Alomar also serves as one of four former players on the Hall of Fame’s 15-person board of directors, with Cal Ripken Jr., Brooks Robinson and Ozzie Smith. A Hall of Fame spokesman said Friday that the board would meet soon to discuss Alomar’s status. But the board also includes Manfred, so it would seem highly unlikely that Alomar would remain.
Jane Forbes Clark, the chairman of the Hall of Fame’s board, said in a statement that she was “shocked and saddened” to learn the news about Alomar, but that his plaque would remain in the gallery.
This is a quirk of timing. Had Alomar been placed on the ineligible list before he was up for election, he could never have appeared on a ballot. In 1991, the year Rose would have made his ballot debut, the Hall’s board passed a rule barring anyone on the ineligible list from being elected to the Hall of Fame.
The Hall’s museum displays items from Rose’s career, and also tells the story of Shoeless Joe Jackson, who was put on the ineligible list with seven other Chicago White Sox in connection with the infamous scheme to throw the 1919 World Series. Artifacts from the so-called steroid era — when chemically enhanced players broke records but lost credibility with voters — are also displayed.
The ongoing display of Alomar’s plaque is consistent with a subtle, sensible addition to the gallery late last year. In December, the Hall added a sign at the entrance reminding guests that “enshrinement reflects the perspective of voters at the time of election.” While the exhibits and library offer more thorough accounts of each member’s life and career, the mission of the institution, the sign added, is to preserve history.
As such, there has been no removal of plaques for executives who upheld the color barrier, like Commissioner Kenesaw Mountain Landis, or players who refused to participate in exhibitions with Black players, like Cap Anson. Landis, Anson and others were deemed worthy of enshrinement in their time, just like Alomar, Kirby Puckett and others whose reputations have been shattered in retirement.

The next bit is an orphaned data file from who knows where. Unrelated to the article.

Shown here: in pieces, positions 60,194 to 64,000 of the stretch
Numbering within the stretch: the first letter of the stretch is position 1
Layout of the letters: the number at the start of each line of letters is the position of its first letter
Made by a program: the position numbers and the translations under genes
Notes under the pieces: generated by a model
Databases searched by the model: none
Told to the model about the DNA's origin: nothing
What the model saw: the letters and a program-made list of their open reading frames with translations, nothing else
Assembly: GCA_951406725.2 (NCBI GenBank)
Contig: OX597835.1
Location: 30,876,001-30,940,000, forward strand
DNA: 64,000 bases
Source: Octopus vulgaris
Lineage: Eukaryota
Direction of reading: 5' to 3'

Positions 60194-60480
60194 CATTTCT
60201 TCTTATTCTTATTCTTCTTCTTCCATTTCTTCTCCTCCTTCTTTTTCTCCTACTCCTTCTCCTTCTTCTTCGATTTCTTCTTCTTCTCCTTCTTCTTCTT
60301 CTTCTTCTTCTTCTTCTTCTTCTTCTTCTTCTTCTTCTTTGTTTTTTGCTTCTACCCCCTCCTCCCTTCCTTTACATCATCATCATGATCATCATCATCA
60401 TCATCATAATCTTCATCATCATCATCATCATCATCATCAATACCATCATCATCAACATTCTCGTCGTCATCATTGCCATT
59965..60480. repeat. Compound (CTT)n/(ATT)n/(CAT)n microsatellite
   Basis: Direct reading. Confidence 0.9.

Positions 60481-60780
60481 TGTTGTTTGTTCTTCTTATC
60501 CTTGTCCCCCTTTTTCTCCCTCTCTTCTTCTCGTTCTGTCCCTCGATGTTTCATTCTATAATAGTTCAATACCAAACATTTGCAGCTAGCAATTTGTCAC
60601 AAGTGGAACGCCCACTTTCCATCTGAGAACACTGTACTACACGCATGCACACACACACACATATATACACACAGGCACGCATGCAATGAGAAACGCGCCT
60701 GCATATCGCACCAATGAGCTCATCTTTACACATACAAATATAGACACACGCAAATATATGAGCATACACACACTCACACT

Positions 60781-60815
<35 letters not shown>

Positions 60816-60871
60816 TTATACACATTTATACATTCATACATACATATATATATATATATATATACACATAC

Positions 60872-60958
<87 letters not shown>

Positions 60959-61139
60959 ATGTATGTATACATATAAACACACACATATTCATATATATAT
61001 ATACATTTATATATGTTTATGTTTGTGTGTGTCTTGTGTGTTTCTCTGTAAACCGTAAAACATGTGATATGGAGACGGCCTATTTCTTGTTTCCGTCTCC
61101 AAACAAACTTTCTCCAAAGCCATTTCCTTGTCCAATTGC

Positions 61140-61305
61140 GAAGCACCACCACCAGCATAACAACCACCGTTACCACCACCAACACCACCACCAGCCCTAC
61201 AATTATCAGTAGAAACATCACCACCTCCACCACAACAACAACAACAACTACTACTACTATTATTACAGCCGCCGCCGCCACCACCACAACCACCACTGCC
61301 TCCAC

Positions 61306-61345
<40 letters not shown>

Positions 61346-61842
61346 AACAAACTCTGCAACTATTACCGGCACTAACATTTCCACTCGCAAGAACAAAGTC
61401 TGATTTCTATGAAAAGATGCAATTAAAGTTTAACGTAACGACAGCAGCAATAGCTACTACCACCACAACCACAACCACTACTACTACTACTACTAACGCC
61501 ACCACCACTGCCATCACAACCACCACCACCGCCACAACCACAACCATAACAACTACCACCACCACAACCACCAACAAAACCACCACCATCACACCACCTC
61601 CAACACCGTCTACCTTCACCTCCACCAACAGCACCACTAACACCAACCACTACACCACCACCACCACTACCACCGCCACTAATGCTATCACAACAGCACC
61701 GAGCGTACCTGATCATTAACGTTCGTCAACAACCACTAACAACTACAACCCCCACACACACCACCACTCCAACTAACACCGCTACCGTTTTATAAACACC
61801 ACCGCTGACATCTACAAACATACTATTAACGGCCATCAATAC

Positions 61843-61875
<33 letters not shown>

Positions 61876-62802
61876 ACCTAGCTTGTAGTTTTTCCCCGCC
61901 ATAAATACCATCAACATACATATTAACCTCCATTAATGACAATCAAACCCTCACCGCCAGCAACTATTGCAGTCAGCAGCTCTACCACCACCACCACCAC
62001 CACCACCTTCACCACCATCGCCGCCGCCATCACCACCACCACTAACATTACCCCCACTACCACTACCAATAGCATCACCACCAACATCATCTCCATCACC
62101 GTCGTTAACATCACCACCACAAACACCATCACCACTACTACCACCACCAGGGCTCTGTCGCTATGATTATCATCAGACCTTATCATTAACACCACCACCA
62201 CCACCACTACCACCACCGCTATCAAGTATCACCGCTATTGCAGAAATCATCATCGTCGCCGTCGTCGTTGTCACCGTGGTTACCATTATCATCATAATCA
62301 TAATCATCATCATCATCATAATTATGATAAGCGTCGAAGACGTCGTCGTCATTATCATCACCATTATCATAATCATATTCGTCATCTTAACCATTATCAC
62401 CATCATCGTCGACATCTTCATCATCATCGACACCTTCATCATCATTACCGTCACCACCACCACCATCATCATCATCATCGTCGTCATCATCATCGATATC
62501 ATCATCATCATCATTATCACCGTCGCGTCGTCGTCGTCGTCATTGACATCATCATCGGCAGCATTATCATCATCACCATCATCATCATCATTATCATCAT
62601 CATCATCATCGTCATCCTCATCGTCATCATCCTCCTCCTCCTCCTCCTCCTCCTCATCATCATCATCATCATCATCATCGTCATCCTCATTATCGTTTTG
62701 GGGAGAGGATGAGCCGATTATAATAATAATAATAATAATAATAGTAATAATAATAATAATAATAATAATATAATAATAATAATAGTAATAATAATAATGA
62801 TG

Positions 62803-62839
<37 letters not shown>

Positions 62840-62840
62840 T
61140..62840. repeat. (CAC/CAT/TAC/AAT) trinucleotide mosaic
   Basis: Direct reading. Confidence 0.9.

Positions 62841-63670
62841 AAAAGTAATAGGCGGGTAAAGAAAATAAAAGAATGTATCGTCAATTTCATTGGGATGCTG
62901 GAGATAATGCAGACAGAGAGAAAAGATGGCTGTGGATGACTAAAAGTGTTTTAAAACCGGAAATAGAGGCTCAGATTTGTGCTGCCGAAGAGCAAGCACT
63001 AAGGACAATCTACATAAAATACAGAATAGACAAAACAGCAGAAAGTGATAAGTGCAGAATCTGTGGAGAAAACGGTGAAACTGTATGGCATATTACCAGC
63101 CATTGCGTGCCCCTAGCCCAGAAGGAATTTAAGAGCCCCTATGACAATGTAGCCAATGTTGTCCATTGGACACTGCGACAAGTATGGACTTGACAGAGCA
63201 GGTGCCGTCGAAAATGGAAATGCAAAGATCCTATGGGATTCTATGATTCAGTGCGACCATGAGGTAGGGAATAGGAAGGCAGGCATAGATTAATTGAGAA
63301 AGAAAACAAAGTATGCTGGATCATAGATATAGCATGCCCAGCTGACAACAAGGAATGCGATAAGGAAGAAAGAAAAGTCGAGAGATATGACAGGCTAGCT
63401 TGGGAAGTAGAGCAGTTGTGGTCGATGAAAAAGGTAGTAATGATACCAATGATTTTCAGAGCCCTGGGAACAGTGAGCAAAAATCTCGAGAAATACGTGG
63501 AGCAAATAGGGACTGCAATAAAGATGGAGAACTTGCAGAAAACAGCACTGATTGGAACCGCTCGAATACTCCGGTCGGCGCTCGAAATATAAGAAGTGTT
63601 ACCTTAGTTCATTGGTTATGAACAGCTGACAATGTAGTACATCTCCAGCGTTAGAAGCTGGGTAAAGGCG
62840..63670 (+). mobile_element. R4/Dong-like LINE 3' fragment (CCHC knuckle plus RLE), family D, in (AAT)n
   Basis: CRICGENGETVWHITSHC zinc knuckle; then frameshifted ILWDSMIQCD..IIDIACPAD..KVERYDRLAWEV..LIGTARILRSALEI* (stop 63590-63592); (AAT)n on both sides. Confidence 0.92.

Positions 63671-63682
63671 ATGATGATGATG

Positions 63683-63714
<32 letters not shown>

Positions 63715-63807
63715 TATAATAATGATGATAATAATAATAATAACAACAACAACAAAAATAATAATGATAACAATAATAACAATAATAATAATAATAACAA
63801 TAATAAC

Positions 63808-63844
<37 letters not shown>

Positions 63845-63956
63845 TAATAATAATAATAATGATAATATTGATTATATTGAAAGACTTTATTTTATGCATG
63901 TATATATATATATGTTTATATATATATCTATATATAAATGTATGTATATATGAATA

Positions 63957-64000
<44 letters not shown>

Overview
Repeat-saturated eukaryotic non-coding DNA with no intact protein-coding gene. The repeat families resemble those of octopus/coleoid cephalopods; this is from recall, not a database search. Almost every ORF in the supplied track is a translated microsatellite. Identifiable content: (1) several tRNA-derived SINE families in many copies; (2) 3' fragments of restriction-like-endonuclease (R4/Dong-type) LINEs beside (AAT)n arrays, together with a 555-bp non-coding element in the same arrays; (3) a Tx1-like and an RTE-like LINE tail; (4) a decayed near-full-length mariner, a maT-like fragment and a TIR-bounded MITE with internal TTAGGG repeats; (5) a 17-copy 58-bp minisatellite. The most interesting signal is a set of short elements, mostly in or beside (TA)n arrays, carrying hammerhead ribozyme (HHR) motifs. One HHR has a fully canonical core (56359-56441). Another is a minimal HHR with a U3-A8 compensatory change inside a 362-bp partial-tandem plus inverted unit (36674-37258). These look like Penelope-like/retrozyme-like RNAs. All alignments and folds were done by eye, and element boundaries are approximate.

In that context, the Blue Jays’ decision to expunge Alomar’s name from their ballpark seems rash, or at least historically inaccurate; the Buffalo Bills, after all, still display O.J. Simpson’s name beneath their scoreboard, acknowledging his long-ago impact. As awkward as it is now, Alomar will always be a part of the Blue Jays’ past.
And that is where Alomar will remain for the sport: in its history, not its present or, very likely, its future. He cannot set foot on a field without Manfred’s approval. He cannot attend a game unless he buys a ticket. His excommunication is a signal that baseball is finally trying to change a culture too often hostile to women.
“My client commends other baseball industry survivors who have come forward, and who helped her feel safer in sharing her own terrible and life-altering experience,” Lisa Banks of Katz, Marshall & Banks in Washington, who represents Alomar’s accuser, said in a statement.
“My client has no plans to file a lawsuit or take further action. She has not exposed Mr. Alomar’s behavior for notoriety or for money and looks forward to moving on with her life. She simply wants to ensure that Mr. Alomar is held accountable for his wrongdoing and hopes her actions can help Major League Baseball create a safer workplace for its employees.”